Monday, November 28, 2011

Answer to the last post: it was a unicorn...

Well, not really... at least not the horse-type of unicorn, those can only exist in the imagination of people who want to be marine biologist because they think that by doing so, they will get to train and play with dolphins at some theme park...
Anyways, the picture on the previous post seems to have been quite straightforward after all. Yes, it is part of a narwhal tusk, so congrats to all who guessed right! Narwhals, which go by the scientific name Monodon monoceros, are odontocetes (toothed whales), distinguished by the long spiraled tusk seen in the males (and occasionally females) of the species, and are thus sometimes called the "unicorn of the sea".
Dorsal view of a double-tusked narwhal, on exhibit at the Sant Ocean Hall at the National Museum of Natural History in Washington, DC. Normally, narwhals only have one enlarged tusk (the left one) so this one is an exception.
The closest relatives of the narwhals are the belugas or white whales (Delphinapterus leucas); together these two species comprise the family known as Monodontidae. Among extant toothed whale groups, monodontids are more closely related to porpoises (Phocoenidae) and to dolphins (Delphinidae) (e.g. see Geisler et al., 2011), whereas relationships with extinct groups include Albireonidae (Barnes, 1984) and Odobenocetopsidae (de Muizon, 1993). Odobenocetops previously featured here, also has an enlarged tusk-like tooth like Monodon. However, the tusks are located in different bones within the rostrum (the premaxilla in Odobenocetops, the maxilla in Monodon [see below]), and hence although somewhat similar, they are probably not homologous.
Ventral view of the rostrum of extant monodontids.
The fossil record of monodontids, is scarce (at least when compared to that of other living odontocete groups). The oldest monodontid known is Denebola brachycephala from the late Miocene of Baja California (Barnes, 1984). Other fossil monodontids are known from early Pliocene deposits in the North Sea (Lambert and Gigase, 2007) and the eastern coast of North America (Withmore, 1994; Withmore and Kaltenbach, 2008; Kazár and Bohaska, 2008)*. All these fossil forms are more like Delphinapterus, i.e. they have multiple teeth in the maxilla, whereas Monodon only has an enlarged tusk (usually only in the male) and the females is edentulous (see illustration above). So how did the tusk of narwhals came to be or what is it for? It is still a bit of a mystery!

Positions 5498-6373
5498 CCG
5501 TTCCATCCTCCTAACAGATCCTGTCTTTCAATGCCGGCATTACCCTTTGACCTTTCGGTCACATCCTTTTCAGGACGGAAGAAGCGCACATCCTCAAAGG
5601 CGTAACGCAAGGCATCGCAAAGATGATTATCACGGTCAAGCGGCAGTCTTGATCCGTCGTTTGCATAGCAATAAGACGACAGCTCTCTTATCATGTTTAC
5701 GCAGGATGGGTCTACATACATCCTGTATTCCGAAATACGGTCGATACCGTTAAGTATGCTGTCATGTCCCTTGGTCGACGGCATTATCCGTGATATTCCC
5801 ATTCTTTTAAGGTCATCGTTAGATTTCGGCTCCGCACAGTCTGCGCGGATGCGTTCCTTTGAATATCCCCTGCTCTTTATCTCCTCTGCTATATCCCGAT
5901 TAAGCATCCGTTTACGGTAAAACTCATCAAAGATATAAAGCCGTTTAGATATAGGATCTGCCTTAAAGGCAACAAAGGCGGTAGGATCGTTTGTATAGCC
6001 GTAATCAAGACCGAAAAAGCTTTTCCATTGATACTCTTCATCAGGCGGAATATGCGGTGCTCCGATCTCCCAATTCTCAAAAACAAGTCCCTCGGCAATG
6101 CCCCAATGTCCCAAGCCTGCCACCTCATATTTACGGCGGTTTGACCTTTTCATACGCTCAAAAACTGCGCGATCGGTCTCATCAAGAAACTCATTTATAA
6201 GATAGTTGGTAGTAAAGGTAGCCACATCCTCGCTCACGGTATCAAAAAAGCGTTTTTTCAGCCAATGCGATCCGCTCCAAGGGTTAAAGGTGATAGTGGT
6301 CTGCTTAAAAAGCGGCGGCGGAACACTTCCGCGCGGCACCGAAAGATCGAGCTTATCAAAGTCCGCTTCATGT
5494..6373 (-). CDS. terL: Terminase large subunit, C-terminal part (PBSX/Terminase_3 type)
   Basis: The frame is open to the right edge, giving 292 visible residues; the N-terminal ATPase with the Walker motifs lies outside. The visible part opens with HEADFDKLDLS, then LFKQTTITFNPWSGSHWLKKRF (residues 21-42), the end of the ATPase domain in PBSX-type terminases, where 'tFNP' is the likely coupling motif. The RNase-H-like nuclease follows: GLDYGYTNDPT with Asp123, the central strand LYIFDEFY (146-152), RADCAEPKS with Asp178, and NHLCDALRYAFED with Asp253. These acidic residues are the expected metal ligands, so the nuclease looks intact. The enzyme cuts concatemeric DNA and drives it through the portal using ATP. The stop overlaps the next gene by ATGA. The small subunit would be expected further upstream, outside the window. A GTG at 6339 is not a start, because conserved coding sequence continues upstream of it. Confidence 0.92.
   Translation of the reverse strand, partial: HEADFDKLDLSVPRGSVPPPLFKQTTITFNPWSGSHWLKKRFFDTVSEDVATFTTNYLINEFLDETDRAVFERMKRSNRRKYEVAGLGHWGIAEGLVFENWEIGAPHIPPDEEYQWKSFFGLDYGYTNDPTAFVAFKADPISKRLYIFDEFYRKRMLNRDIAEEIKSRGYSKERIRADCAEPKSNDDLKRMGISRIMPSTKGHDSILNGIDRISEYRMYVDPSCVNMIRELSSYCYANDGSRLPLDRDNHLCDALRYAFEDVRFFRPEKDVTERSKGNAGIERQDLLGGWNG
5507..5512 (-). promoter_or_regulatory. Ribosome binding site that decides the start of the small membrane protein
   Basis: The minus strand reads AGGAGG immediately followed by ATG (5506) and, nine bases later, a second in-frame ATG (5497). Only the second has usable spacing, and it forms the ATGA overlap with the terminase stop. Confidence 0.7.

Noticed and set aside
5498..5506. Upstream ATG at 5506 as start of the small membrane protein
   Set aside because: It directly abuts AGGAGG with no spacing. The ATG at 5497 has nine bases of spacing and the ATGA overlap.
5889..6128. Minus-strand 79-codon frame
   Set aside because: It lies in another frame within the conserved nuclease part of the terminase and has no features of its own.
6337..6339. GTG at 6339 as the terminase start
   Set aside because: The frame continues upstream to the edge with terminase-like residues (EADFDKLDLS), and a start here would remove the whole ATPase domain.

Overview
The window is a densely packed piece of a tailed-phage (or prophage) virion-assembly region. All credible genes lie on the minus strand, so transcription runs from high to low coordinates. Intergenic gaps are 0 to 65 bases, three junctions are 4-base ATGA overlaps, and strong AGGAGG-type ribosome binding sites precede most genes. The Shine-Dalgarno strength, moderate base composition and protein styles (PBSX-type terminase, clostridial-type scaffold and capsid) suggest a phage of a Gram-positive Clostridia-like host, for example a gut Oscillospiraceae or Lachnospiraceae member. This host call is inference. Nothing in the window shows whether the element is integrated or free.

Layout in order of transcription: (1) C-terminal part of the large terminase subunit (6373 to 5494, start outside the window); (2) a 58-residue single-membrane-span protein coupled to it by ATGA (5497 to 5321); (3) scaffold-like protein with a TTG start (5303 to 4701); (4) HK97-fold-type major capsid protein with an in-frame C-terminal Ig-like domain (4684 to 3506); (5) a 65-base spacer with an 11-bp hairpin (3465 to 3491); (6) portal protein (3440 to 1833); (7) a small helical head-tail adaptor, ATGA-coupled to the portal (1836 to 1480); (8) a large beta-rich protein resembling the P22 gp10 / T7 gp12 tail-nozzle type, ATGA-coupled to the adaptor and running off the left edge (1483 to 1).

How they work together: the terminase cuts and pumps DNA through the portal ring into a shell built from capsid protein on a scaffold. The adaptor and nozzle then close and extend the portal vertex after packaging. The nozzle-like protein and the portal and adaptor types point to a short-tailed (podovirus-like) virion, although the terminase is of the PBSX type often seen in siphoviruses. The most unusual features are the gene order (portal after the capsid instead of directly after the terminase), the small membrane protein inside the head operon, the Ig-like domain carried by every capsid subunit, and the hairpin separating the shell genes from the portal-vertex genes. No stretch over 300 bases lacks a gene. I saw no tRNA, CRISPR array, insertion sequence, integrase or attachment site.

*I'll blog more on these North American ones sometime next year, so stay tuned!

For a neat article on the tusk and on monodontids visit this page over at Tetrapod Zoology v2.
And here if you or someone you know wants to be a marine biologist.


Barnes, L. G. 1984. Fossil odontocetes (Mammalia: Cetacea) from the Almejas Formation, Isla Cedros, Mexico. PaleoBios 42:1–46.

Geisler, J. H., M. R. McGowan, G. Yang and J. Gatesy. 2011. A supermatrix analysis of genomic, morphological, and paleontological data from crown Cetacea. BMC Evolutionary Biology 11:112.

Kazár, E., and D. J. Bohaska. 2008. Toothed whale (Mammalia: Cetacea: Odontoceti) limb bones of the Lee Creek Mine, North Carolina; pp. 271-324 in C. E. Ray, D. J. Bohaska, I. A. Koretsky, L. W. Ward, and L. G. Barnes (eds.), Geology and Paleontology of the Lee Creek Mine, North Carolina, IV. Virginia Museum of Natural History Special Publication 14.

Lambert, O., and P. Gigase. 2007. A monodontid cetacean from the Early Pliocene of the North Sea. Bulletin de l’Institut Royal des Sciences Naturelles de Belgique, Sciences de la Terre 77:197–210.

Muizon, C. de. 1993. Walrus-like feeding adaptation in a new cetacean from the Pliocene of Peru. Nature 365:745–748.

Whitmore, F. C., Jr. 1994. Neogene climatic change and the emergence of the modern whale fauna of the North Atlantic Ocean. Proceedings of the San Diego Society of Natural History 29:223–227.

Whitmore, F. C., Jr., and J. A. Kaltenbach. 2008. Neogene Cetacea of the Lee Creek Phosphate Mine, North Carolina; pp. 181–269 in C. E. Ray, D. J. Bohaska, I. A. Koretsky, L. W. Ward, and L. G. Barnes (eds.), Geology and Paleontology of the Lee Creek Mine, North Carolina, IV. Virginia Museum of Natural History Special Publication 14.

Monday, November 7, 2011

What is this?

This might be an easy guess for some of you or maybe not... Let me know what you think in the comments section. I'll be back with the answer in a week or so. Enjoy!